Imagining the Modern 02 The Master Builder

Despite all of the projects on display being located in Pittsburgh, Imagining the Modern is very wide-ranging. So wide that the range extends outside the museum walls, and the media extends beyond what can be displayed on a wall. Such is the case with a performance of Henrik Ibsen’s The Master Builder, put on as a collaboration between the Heinz Architectural Center and Quantum Theatre.

The Master Builder is a play written by Henrik Ibsen late in his life. It’s called the most autobiographical of his plays. The protagonist, Halvard Solness, never received formal training but, through several fortuitous occurrences, is regarded as one of the top builders in the region. The projects that Solness pursues throughout his life, first churches, then homes, then “castles in the sky”, can be seen to reference the types of plays of Ibsen himself, who became a founding figure in Realism and Modernism. Quantum Theatre doesn’t have a “theater” per se. Rather, they often stage site-specific productions of classic texts. The Master Builder is a prime example;  the building that was chosen for the staging of the play is the East Commons Professional Building, which was finished by the Offices of Mies Van Der Rohe after his death. There are obvious correlations between the play and the setting. Mies, a real-life master builder, was also a pioneering figure in Modernism in architecture. We complete a circle of references when we consider that this building is part of Allegheny Center, one of the projects in the purview of the Imagining the Modern exhibit.

Allegheny Center came to be at the tail end of Pittsburgh’s initial “renaissance”, as verdicts on other developments, such as those in the Lower Hill, began to come in. The flight to the suburbs was well underway by this time, and population on the North Side began to fall before the collapse of the steel industry took people out of the rest of the city. Perhaps seeing how the Lower Hill was cut off from Downtown Pittsburgh by traffic arteries, Deeter Ritchey Sippel designed Allegheny Center completely around the pedestrian experience. Thirty-six blocks were converted into one walkable “super block”. Large shopping areas accessed by generous plazas were designed to draw people back from the suburbs in a torrent of cars. This optimistic speculation led to the ring road surrounding the site to be oversized to four lanes, which proved to be the projects undoing. The pedestrian paradise was entirely isolated from foot traffic by a moat of fast-moving traffic. Retail spaces withered and gave way to offices that didn’t rely on foot traffic, which allowed the development to decay over a period of decades rather than years. Such was the state of Allegheny Center at present when it was recently acquired by Faros Properties and rebranded as Nova Place.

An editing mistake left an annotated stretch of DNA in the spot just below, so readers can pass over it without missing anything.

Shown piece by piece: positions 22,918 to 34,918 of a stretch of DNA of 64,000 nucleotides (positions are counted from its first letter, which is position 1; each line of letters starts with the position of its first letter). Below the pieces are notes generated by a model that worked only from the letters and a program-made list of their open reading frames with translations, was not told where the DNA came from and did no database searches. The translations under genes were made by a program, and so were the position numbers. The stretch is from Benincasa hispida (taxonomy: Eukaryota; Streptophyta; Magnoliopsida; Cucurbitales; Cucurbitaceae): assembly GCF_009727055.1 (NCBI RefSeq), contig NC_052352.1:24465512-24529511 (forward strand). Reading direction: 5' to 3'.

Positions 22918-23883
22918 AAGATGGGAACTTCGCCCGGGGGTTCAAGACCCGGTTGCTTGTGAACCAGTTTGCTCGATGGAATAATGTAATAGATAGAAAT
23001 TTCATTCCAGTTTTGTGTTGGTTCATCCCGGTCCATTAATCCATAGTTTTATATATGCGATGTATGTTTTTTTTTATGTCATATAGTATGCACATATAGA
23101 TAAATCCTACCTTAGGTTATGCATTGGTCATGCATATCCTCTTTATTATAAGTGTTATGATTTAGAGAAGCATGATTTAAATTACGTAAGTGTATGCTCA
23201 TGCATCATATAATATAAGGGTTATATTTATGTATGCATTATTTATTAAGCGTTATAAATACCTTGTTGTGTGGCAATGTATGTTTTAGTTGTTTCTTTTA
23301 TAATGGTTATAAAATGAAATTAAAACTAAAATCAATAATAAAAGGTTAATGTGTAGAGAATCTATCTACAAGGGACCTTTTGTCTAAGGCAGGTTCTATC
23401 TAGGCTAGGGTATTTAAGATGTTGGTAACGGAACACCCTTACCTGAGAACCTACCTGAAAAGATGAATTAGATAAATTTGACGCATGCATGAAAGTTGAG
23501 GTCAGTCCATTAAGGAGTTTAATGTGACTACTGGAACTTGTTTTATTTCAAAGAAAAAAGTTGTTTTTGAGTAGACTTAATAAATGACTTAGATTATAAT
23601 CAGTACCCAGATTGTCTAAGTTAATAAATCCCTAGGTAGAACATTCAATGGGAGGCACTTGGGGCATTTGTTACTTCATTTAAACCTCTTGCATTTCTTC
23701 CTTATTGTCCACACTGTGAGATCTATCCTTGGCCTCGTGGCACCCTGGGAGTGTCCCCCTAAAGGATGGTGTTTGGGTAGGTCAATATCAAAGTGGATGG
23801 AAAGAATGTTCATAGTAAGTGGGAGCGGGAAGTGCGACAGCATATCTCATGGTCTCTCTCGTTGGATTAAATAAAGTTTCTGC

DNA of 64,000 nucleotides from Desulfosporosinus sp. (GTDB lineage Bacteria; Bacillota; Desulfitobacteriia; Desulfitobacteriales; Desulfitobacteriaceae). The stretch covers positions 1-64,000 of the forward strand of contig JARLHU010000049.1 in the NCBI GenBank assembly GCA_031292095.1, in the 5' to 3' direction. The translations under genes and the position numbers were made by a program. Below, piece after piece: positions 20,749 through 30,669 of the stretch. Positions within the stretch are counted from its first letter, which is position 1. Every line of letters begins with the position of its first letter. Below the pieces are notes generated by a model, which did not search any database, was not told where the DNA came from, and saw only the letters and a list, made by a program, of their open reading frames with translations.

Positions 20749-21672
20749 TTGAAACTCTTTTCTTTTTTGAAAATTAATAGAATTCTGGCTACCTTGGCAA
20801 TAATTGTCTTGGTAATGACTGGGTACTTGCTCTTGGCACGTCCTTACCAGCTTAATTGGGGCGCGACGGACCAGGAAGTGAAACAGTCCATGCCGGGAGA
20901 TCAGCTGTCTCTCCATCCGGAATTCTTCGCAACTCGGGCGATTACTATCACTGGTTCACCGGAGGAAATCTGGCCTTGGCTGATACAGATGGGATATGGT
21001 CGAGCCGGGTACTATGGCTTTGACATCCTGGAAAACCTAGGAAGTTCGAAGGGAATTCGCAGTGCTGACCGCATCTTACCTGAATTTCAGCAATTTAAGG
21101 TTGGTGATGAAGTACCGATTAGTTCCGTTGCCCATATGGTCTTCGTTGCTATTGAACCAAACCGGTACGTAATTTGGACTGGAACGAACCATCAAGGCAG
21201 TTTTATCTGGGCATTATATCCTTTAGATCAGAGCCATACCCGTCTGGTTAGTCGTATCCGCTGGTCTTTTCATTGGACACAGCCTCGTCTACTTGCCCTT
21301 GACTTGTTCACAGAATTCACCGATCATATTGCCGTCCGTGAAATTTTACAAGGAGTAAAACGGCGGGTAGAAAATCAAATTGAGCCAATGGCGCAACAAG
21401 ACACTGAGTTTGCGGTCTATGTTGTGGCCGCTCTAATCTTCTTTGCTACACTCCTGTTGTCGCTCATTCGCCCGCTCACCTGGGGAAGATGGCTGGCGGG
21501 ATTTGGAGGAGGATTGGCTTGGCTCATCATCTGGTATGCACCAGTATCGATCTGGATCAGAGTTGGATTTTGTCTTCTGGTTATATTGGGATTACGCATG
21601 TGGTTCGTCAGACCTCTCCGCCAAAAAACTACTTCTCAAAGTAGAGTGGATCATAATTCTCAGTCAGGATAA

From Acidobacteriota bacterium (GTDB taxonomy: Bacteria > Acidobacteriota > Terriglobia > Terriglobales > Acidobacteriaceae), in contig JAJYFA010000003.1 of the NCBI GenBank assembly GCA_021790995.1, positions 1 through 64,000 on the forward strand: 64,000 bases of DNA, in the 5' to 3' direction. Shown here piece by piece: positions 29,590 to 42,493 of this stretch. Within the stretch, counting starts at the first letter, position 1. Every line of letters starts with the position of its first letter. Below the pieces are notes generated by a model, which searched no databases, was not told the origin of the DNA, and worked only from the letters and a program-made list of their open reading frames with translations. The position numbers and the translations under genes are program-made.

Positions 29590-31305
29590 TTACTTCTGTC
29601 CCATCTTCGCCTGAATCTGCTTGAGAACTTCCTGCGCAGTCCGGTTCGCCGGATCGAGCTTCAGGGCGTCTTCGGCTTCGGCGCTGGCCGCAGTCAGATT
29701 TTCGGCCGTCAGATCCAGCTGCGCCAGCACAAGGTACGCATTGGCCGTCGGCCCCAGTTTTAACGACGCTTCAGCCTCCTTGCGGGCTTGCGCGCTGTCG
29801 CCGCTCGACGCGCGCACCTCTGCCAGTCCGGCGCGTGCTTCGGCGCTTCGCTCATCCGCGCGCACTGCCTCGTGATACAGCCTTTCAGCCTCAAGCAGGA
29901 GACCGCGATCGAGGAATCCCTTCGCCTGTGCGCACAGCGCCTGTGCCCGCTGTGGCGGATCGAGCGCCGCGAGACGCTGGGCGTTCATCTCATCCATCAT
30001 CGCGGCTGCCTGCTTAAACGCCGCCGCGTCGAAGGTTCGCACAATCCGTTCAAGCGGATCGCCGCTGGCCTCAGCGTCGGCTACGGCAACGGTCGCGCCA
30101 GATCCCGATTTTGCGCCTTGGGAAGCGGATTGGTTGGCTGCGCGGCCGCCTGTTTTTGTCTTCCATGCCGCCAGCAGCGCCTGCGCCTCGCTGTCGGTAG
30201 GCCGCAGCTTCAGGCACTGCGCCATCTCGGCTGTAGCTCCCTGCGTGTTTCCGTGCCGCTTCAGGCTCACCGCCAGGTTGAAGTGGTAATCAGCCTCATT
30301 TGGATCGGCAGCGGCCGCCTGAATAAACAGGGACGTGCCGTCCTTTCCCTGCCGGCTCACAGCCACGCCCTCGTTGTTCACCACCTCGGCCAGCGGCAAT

The performance of the play, I think, was very good. The subject matter frankly confused me a bit. I was glad to read the Wikipedia entry and learn that I’m not the only one to be “engaged and bewildered” by it. Solness is by turns prideful and confident, insecure and weak-willed. The aforementioned fateful events that lead Solness to the top of his field can be read in a couple of ways. Solness believes that he willed them into being through the strength of his own mind, something that I initially read strictly as an expression of his ego. I actually think I enjoy the play more when I take him at his word, which adds an element of magic to the realism of the play. It’s only when doubt enters his mind that he brings about his own demise. The actors, performing on a thrust stage with an appropriately minimal set, did a good job of bringing life and humor to the text. By leaving the windows unobscured during the performance, the audience has to take the good (the view) with the bad (fireworks accompanying the Pirates game taking place nearby).


I went on a night when the performance was preceded by a panel discussion, including Raymond Ryan (who curated the museum exhibit) and the principals of over, under, who run a Boston-based architecture firm and produced the source material for the exhibit, including guiding a studio of architecture students in producing hypothetical proposals for the (re)redevelopment of Nova Place. More on that in a forthcoming post. To conclude, I’ll say that I did enjoy the performance, but even more I enjoyed the idea behind it, that the museum could reach out beyond its walls in order to engage a different community in the discussion of urban design.



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